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側記 : The Orientalist Gaz on Japanese Rope Bondage


演講The Orientalist Gaz on Japanese Rope Bondage
講者Shin Nawakiri


Shin Nawakiri started the talk with the history of bondage. He explains the concept of bondage is a recent invention, made by adult magazine producers, and usually shown in bars. Later the Japanese riggers gained fame in Japanese adult videos, and some became great rope masters as we know today. Japanese bondage had not known internationally until Hans Meijer introduced it in the article “Shibari: the House of Japanese Bondage” in the magazine Secret to the West in the year 2000. In the article Meijer not only introduced Japanese bondage but proudly showed some basic Japanese sentences like “Meet for the first time. How are you?” or “Thank you for accepting this humble gift.” Even though it appeared awkward but it added extra orientalist color to it. 

In the imagination of the West, Asia has been good at “different” kind of torture. Even though many of the imagination is not true, it prevailed in the West. Take Chinese Water Torture as an example. That is merely an invention of an English novel imaging Asia. Also as we can see from many Western paintings, Western painters imagined a way of the Orient should be like. Among those paintings, the Orient was often pictured violent, lazy and mysterious. However, paintings did not present how Westerners were cruel to the Orient, and instead showing How Orientalist people hurt each other was a popular theme. Here Shin Nawakiri quoted Said “extraordinary degree to which the orient has become feminized by male writers in Europe.”

From paintings in 19th centuries to 20th centuries Hollywood movies, the representation of the Orient was either charming yet fragile women or women with deep affection. Oriental men on the other hand was depicted as either the asexual assistant of Westerners or feminine villain like Fu Manchu. 

Shin Nawakiri then connected this Orientalism with what he read on Meijer’s articles, which celebrated Oriental torturing culture for its low level of physical demand. Meijer’s words conform with Orientalism. Using unnecessary details like Japanese language for subtitles to make it more authentic, or claiming only when people appreciate profound Japanese culture can they understand the mysterious technique of Japanese bondage. Shin Nawakiri argues, this Orientalist imagination exactly represents their own thoughts on sex, gender and women, but they attribute it to a culture far away, claiming it is their culture. Shin Nawakiri then concludes, the Western contempt to the Orient in 19th centuries now has changed to worship. Yet this is the two sides of a coin. It differentiates “we” and “they”, enabling the power the continue.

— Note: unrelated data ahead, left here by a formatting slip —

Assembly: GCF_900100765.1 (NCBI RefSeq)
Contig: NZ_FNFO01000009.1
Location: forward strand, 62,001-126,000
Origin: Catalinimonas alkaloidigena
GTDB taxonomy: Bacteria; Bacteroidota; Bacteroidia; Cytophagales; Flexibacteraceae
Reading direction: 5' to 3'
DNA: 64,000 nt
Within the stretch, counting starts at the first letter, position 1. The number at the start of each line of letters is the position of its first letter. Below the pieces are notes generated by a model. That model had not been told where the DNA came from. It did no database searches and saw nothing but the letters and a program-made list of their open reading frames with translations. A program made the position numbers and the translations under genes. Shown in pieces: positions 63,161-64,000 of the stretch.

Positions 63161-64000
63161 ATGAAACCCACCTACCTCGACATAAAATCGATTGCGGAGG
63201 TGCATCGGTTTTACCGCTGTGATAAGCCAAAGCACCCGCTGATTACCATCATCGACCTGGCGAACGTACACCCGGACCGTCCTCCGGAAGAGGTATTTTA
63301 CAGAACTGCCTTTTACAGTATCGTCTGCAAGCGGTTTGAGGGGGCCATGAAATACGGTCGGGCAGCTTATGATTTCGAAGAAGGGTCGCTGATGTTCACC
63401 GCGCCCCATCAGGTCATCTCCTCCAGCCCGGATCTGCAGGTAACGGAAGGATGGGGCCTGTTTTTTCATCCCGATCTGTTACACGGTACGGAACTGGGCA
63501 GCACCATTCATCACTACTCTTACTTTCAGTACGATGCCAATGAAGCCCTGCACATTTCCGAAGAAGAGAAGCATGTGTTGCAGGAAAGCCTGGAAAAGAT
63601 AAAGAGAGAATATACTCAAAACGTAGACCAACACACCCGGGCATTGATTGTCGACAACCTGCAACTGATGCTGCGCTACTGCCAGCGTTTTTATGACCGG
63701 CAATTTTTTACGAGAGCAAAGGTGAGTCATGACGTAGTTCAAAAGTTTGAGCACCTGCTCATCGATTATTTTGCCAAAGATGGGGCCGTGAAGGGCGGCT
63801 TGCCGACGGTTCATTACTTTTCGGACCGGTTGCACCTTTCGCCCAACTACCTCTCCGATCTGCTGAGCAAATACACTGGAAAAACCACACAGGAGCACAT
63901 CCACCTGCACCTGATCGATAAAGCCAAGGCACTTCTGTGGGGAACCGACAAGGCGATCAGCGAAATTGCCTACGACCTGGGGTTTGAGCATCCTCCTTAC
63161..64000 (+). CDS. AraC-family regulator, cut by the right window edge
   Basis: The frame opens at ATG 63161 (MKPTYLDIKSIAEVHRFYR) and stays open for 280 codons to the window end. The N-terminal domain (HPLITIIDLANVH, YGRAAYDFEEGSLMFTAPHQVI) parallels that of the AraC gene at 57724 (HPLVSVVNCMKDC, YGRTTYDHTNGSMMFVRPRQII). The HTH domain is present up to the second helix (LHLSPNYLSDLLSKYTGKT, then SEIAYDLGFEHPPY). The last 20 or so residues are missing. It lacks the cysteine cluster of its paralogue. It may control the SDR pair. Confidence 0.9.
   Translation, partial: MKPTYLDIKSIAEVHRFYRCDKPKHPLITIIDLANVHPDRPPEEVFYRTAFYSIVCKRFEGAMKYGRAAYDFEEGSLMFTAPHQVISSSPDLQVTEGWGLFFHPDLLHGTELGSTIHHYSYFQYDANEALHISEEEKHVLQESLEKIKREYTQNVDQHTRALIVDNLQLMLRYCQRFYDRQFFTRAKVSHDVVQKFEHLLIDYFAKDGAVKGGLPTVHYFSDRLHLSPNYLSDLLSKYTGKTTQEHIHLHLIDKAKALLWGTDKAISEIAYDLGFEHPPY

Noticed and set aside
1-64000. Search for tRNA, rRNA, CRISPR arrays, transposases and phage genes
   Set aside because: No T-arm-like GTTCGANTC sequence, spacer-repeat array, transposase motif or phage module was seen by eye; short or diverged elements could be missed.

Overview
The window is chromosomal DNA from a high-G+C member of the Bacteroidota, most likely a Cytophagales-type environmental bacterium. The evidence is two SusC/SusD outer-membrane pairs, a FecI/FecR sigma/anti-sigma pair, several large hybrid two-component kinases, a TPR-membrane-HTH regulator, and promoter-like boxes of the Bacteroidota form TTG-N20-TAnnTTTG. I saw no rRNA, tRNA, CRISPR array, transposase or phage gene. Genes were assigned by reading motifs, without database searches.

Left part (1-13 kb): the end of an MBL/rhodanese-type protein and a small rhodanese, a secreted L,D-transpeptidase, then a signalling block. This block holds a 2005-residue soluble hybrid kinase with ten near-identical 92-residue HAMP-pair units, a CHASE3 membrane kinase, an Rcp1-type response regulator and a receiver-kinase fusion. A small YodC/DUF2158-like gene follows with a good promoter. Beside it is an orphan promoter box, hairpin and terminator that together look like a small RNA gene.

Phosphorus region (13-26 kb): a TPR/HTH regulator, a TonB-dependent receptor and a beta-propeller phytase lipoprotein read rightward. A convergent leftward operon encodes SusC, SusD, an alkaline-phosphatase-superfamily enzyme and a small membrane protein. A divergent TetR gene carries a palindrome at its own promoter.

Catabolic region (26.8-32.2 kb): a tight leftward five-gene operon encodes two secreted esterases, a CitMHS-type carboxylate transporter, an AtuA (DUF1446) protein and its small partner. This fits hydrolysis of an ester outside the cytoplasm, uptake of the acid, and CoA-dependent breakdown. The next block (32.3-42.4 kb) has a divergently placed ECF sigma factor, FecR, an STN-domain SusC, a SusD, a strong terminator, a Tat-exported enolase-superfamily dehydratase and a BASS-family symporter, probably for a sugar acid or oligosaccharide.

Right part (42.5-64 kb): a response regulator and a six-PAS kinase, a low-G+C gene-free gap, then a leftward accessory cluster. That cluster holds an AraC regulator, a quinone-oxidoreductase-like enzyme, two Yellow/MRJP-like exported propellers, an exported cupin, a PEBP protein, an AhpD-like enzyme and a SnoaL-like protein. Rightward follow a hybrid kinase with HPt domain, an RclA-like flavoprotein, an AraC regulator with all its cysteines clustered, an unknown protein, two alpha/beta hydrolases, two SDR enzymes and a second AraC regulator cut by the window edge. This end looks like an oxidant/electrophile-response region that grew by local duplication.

Then Shin Nawakiri turned to talk about self-orientalism. He explained at first people in
Japan didn’t pay much attention to Hans Meijer and the West didn’t have much contact with Japan’s BDSM. In 2020, London Festival of the Art of Japanese Bondage invited the first Japanese rigger and this opened up the opportunity for the world and Japanese riggers. One hand people outside of Japan realized it was not difficult to learn bondage in Japan, and the other hand Japanese riggers used this opportunity to travel around to gain fame. Shin Nawakiri coins 2010 as the beginning of the age of rope tourism. 

When the Japanese bondage stepped into the world stage, the debate of Kinbaku and Shibari also was argued much in the West. People were asking which word Japanese people actually used. Some believed shibari was only created by Hans Meijer, and said Kinbaku is the more authentic word to refer to bondage. Shin Nawariki explains when this whole debate about Kinbaru or Shibari comes to the end it is about what is “true”. Telling the fake one from the real one is usually the first step of Orientalism, he says. 

In the conclusion, Shin Nawakiri reminds that people from privileged culture projects its own insufficiency and desire to another unknown culture, distinguishing “we” and “they”, making up the mysterious tradition of others. After a while, this invented tradition would get more and more ‘real’. 

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